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Letters to the Editor in April 2015

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Where in the Valley…?

In our March issue, we tasked readers with identifying the Marian Shrine at the Don Bosco Retreat Center in Stony Point. The 48-foot bronze Rosary Madonna statue was first cast in Pistoia, Italy, in 1959. The Center serves as a retreat for Catholics to pray, reflect, and find peace, accommodating 20,000 children and adults alike. Hats off to Paula Willsie of Delmar for being the first to name this iconic sculpture. This month, try your hand at a cool clock tower query.

I have many joyous memories of the Shrine. I grew up in Garnerville and spent many hours there. It is a beautiful location, and you can see the Hudson River when you are by the statue. When I was younger, the Rockland County Irish Feis was held there.  
The Van Der Meulens
Chester

Such a peaceful and beautiful spot for meditating on the problems life throws each person’s way. 
Anthony Bellov
New York City

Amazing art that was cast in Italy; now New York has her watching over us. 
Deb Toscano
Warwick

A Solved Mystery?

I read your story on Unsolved Mysteries (March 2015). I remember the summer of 1984 when I was down at a dock on the Rondout and I looked up and saw the infamous V-shaped lights. Later that month, the paper ran an article about hundreds of people seeing a UFO. The article’s description matched what I had seen, but I, for one, never really believed in visitors from another planet. Fast forward 20 years. I started chatting with my daughter’s friend’s dad at an air show at the Rhinebeck Aerodrome. I learned he was a pilot. He relayed a story from the 1980s. He and some friends had a club named the Stormville Flyers. They owned small engine planes that had been equipped with oversized mufflers, and at night they would fly around the Hudson Valley in a “V” formation. Their typical flight would take a path towards the local cities, increasing in altitude as they got closer. This would give the illusion of an object hovering in place. He stated they would also, on cue, turn off all lights together to make it seem like they had vanished. The local police were aware of the club, and at times would wait at the airport for them to land. While the group was never arrested, since technically they never did anything wrong, law enforcement was not too happy with the volume of calls received after a flight.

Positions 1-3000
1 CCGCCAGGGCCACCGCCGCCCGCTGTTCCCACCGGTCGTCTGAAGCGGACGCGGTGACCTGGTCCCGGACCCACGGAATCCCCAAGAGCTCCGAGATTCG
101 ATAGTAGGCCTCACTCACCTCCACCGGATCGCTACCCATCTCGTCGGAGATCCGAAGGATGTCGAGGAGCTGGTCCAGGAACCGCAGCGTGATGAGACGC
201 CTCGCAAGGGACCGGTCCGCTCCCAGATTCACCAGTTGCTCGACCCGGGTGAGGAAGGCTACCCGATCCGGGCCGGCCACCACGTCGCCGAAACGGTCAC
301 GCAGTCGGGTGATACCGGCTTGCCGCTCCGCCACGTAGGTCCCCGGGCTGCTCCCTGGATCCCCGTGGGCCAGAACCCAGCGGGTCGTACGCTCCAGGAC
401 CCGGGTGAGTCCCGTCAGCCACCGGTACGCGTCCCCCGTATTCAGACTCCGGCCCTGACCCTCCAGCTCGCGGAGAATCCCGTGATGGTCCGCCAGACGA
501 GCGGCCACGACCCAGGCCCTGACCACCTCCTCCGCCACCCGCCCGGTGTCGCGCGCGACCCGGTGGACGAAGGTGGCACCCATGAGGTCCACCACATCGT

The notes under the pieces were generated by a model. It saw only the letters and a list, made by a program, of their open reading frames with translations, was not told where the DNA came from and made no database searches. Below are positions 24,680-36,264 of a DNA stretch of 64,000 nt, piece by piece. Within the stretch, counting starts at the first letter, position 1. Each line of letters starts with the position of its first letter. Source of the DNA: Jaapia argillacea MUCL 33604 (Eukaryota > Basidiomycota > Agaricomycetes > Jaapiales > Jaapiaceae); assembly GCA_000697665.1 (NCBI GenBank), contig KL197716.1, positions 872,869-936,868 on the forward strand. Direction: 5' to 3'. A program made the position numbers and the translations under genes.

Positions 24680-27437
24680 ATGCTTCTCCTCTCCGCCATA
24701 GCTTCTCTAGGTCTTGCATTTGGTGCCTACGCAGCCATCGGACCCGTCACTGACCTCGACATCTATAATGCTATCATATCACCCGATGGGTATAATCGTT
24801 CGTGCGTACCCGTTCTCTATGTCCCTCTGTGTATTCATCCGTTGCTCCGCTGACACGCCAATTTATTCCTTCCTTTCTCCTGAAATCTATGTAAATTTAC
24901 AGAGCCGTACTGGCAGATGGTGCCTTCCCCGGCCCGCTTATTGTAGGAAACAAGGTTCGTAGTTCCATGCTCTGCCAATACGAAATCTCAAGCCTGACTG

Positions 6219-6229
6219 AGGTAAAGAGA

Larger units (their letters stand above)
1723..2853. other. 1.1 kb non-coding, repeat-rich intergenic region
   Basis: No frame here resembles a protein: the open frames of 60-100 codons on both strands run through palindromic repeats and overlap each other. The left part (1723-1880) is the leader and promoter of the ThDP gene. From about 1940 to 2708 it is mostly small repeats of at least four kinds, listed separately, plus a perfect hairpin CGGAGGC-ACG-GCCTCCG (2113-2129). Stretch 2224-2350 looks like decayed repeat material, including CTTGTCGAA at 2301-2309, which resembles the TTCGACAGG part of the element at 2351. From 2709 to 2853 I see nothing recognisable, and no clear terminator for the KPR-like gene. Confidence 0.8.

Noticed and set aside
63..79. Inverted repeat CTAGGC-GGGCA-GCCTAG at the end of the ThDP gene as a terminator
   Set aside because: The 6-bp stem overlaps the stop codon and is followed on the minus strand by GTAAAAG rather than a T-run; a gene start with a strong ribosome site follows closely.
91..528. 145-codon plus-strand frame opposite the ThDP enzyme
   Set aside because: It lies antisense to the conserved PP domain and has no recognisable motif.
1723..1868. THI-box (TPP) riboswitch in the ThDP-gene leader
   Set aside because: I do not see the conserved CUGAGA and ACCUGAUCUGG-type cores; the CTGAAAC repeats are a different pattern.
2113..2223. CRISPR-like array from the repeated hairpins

Greg Herd
Marlboro

What about the disappearance of Audrey May Herron? That’s a big one to leave off this list. Last seen Aug. 29, 2002, leaving work at the end of her shift at the former Greene County Long-Term Health Care Center in Catskill.
Mary Fairchild 
via www.hvmag.com

Look at this Trove

This article (Hidden Hudson Valley, February 2015) is a treasure of unfamiliar places. I can’t wait to visit many on this list this summer. And I’m coming from New Jersey. Thank you, Hudson Valley Magazine!
@CatchTheBeat 
via www.hvmag.com


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